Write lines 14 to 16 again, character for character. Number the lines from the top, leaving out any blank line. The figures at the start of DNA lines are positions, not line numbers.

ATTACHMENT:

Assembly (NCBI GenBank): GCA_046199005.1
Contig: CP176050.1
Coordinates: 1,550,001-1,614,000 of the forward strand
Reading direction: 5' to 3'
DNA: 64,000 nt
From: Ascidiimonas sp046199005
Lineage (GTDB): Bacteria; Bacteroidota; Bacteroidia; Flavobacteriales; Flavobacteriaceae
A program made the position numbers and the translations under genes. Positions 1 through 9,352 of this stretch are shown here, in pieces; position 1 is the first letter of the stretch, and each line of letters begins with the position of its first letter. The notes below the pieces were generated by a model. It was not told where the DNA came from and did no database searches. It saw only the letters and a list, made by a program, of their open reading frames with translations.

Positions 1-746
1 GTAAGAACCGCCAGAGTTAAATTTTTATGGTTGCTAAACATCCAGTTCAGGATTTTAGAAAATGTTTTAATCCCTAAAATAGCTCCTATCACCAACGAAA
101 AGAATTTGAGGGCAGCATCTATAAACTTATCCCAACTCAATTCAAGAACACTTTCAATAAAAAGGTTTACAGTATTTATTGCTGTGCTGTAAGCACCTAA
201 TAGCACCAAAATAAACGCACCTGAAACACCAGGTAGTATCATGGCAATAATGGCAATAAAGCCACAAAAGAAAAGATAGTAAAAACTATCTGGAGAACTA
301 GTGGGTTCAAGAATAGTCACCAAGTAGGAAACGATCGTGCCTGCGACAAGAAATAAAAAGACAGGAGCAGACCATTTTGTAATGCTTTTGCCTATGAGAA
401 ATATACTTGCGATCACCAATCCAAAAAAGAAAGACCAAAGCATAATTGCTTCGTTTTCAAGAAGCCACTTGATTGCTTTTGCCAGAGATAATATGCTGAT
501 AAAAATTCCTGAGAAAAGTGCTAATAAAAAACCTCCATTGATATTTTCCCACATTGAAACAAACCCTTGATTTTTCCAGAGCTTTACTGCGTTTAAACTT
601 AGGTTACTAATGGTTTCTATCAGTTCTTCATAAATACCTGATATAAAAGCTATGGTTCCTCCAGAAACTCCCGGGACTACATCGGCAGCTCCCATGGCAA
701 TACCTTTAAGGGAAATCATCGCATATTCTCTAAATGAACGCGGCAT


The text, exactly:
401 ATATACTTGCGATCACCAATCCAAAAAAGAAAGACCAAAGCATAATTGCTTCGTTTTCAAGAAGCCACTTGATTGCTTTTGCCAGAGATAATATGCTGAT
501 AAAAATTCCTGAGAAAAGTGCTAATAAAAAACCTCCATTGATATTTTCCCACATTGAAACAAACCCTTGATTTTTCCAGAGCTTTACTGCGTTTAAACTT
601 AGGTTACTAATGGTTTCTATCAGTTCTTCATAAATACCTGATATAAAAGCTATGGTTCCTCCAGAAACTCCCGGGACTACATCGGCAGCTCCCATGGCAA